Politics & Prejudices
Straight shooters
All I want is a weapon of mass destruction

By Jack Lessenberry

Published: January 19, 2011

"A well regulated Militia, being necessary to the security of a free
State, the right of the people to keep and bear Arms, shall not be

Those are the actual words of the Second Amendment to the United
States Constitution, held sacred by our nation's gun nuts.

They are powerful words indeed, regardless of the fact the clause is
poorly written, and clearly means something different than almost
everyone thinks it does. No matter that many of its fervent defenders
don't even know what the Second Amendment really says.

True, others have memorized and can unthinkingly recite these words,
sort of like Roman Catholics in the old days repeating Latin
incantations they didn't understand.

Language and the meanings of words change over time, but it is clear
that what adoption of the Second Amendment really meant was that
people should be allowed to have weapons (arms) in case the government
had to quickly throw together a militia to drive off marauders, or put
down some local illegal uprising, like the Pennsylvania farmers who
rebelled over whiskey taxes a couple of years later.

Naturally, it logically follows that the citizens ought to be able to
keep these arms in their homes, as in, on two hooks over the
fireplace, since most people didn't have anywhere else to put them to
begin with, and many used their rifles to go hunt dinner, much of the

Bear in mind too that the nation in which the Constitution and the
Bill of Rights were written was a collection of small, rural states,
with a total population of slightly less than four million people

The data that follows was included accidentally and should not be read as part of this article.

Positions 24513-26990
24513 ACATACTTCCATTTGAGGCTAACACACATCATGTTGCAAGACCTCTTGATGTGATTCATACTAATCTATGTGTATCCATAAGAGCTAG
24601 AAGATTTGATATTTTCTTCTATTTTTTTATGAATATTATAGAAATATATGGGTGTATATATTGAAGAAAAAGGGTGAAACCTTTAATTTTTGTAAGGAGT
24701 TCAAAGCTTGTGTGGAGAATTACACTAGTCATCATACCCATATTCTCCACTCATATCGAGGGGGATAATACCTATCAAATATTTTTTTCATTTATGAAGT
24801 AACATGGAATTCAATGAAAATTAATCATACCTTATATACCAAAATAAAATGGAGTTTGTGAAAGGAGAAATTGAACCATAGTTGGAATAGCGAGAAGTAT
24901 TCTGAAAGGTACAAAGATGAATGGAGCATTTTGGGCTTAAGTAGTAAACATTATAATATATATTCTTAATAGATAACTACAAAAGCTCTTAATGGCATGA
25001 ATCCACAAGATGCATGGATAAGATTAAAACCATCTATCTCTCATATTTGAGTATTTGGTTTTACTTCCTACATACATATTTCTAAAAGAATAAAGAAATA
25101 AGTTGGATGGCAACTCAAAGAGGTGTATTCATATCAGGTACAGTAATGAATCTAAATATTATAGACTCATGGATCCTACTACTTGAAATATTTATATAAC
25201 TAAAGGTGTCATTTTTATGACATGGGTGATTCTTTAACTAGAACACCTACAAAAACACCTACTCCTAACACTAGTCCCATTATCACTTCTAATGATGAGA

about the size of metropolitan Detroit today. High-tech arms meant a
single-shot musket, accurate to within a hundred yards or so, maybe.

Once you fired it, it took close to a minute to reload. If you shot it
more than a few times in a row, it was apt to overheat and misfire or
blow up in your face. This was not seen as a weapon of mass
destruction, but more like a household appliance one could use for

So it was logical to stipulate that the citizens had "the right to
keep and bear" arms, when these were the arms. What's crazy is that
these words, written for practical reasons in a primitive, largely
rural world, are today being used to justify making it legal for a
mentally troubled person to buy a high-tech weapon of mass destruction
and turn it on helpless civilians.

Anyone who thinks the framers of the Constitution intended that is, to
put it politely, crazier than a shithouse rat.

Nobody I know has remarked on this, but what's going on here isn't a
problem of rights so much as a problem, first of all, of language,
specifically, the word "arms." Throughout much of history, "arms"
meant bows and arrows and pieces of metal that men whacked away at
each other with, at close quarters. Then came gunpowder.

The Founding Fathers may have expected continued improvements in
weaponry. But none of them could have imagined anything like Jared
Loughner's Glock, a weapon of mass destruction good for one thing
only: killing.

There is more difference between a Glock and a Revolutionary War-era
musket than between a musket and a stone club. Maybe even between a
musket and the pistol Sirhan Sirhan used to shoot Bobby Kennedy in a
hotel in 1968.

Had Loughner had a normal pistol, he might have gotten five or six
shots off before being subdued. Instead, he killed or wounded 19
people within seconds, and might easily have got even more, if he
could have gotten a second clip into his gun.

Nobody in their right mind thinks the Founding Fathers would have